Kidsgardening.org aids in my professional endeavor to use gardening as part of the developmental process for children and families. Gardening provides hands on learning for children, with the added value of being able to teach children and families to grow many fruits and vegetables where ever they live.
The Scotts Miracle-Gro Foundation, National Head Start Association and KidsGardening have joined together to combat some of the most pressing challenges facing today’s youngest generation, improving access to healthy food and increasing time spent outdoors connected to nature. The three-year partnership will work to bring the powerful, life-enhancing benefits of gardens to one million at-risk Head Start children and families across the country each year through the development of edible gardens and hands-on garden education. Gardens are an amazing resource in early childhood education classrooms. They offer hands-on learning experiences and provide the chance for inquiry-based exploration while also inspiring children’s natural curiosity and wonder. Garden activities can readily be integrated into the curriculum and designed to support the cognitive, physical, social and development of young children. Additionally, they provide ample opportunities to engage families and community members. Some noted benefits of garden-based education programs include:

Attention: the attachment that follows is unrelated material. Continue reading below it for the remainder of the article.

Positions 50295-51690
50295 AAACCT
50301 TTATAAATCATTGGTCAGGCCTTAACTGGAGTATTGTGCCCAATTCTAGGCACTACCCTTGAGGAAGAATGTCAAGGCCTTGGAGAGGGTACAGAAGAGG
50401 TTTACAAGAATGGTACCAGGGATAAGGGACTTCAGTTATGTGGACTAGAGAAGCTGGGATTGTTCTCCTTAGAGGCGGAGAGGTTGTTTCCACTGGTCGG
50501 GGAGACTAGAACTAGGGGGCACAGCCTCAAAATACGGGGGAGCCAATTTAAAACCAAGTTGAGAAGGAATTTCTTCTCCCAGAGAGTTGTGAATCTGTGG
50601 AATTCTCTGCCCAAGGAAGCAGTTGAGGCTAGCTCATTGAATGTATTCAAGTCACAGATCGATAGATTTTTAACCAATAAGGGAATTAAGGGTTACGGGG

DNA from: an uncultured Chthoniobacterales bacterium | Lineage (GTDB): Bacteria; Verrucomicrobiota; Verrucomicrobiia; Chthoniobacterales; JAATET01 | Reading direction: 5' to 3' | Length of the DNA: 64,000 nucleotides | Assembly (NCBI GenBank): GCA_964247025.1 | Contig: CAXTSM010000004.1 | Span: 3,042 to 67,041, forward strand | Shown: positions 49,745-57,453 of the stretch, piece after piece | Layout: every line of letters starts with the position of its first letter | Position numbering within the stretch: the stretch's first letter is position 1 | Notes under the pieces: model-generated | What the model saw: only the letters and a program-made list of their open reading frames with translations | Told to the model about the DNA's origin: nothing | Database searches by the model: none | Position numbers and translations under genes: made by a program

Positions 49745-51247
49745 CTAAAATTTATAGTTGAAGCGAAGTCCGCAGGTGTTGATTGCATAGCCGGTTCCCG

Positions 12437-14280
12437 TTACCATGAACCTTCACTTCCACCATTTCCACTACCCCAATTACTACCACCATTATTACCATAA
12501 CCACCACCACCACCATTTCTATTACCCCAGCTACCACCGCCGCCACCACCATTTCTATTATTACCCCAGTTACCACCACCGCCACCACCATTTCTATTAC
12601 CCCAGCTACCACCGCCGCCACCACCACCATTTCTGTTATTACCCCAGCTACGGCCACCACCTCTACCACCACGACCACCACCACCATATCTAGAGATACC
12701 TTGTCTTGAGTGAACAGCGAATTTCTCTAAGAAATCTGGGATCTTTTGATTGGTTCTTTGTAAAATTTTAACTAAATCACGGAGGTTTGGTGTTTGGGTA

- Build an understanding of and respect for nature and the environment
- Motivate kids to eat and love fruits and vegetables
- Provide opportunities for hands-on learning, inquiry, observation and experimentation
- Promote physical activity and quality outdoor experiences
- Teach kids to nurture and care for other living things while developing patience
- Offer opportunities for positive social interactions and team building experiences with students, families and community members
Though this organization works in the United States, organizations such as UNICEF also extend the message of gardening around the world not only to help in sustainability, but in the respite and stress relieving effects of gardening.
UNICEF Syrian Arab Republic/2016/Ourfali
The children initially started their experiment to block the view of a garbage heap. Now, they eagerly tend their garden, a respite from the day’s challenges.